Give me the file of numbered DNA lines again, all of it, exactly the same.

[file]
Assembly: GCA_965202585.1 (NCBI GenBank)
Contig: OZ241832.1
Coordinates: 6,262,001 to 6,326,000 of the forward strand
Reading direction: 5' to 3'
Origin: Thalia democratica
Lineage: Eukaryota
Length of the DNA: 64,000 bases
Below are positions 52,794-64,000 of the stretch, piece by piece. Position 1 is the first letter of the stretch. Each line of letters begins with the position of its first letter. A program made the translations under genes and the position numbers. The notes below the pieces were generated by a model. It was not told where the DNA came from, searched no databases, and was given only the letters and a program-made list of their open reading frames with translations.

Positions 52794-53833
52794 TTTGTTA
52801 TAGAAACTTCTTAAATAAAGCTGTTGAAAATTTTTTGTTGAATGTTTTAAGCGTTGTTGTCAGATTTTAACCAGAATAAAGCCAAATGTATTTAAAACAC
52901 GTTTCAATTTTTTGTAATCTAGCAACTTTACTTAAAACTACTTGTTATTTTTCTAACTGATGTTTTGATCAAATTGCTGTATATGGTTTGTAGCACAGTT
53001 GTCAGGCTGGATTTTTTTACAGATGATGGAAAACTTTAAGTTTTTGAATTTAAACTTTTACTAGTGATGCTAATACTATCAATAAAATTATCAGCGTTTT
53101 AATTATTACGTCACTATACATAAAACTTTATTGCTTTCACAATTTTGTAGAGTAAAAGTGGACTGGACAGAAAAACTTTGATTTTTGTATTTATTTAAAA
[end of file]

Assembly: GCA_965202585.1 (NCBI GenBank)
Contig: OZ241832.1
Coordinates: 6,262,001 to 6,326,000 of the forward strand
Reading direction: 5' to 3'
Origin: Thalia democratica
Lineage: Eukaryota
Length of the DNA: 64,000 bases
Below are positions 52,794-64,000 of the stretch, piece by piece. Position 1 is the first letter of the stretch. Each line of letters begins with the position of its first letter. A program made the translations under genes and the position numbers. The notes below the pieces were generated by a model. It was not told where the DNA came from, searched no databases, and was given only the letters and a program-made list of their open reading frames with translations.

Positions 52794-53833
52794 TTTGTTA
52801 TAGAAACTTCTTAAATAAAGCTGTTGAAAATTTTTTGTTGAATGTTTTAAGCGTTGTTGTCAGATTTTAACCAGAATAAAGCCAAATGTATTTAAAACAC
52901 GTTTCAATTTTTTGTAATCTAGCAACTTTACTTAAAACTACTTGTTATTTTTCTAACTGATGTTTTGATCAAATTGCTGTATATGGTTTGTAGCACAGTT
53001 GTCAGGCTGGATTTTTTTACAGATGATGGAAAACTTTAAGTTTTTGAATTTAAACTTTTACTAGTGATGCTAATACTATCAATAAAATTATCAGCGTTTT
53101 AATTATTACGTCACTATACATAAAACTTTATTGCTTTCACAATTTTGTAGAGTAAAAGTGGACTGGACAGAAAAACTTTGATTTTTGTATTTATTTAAAA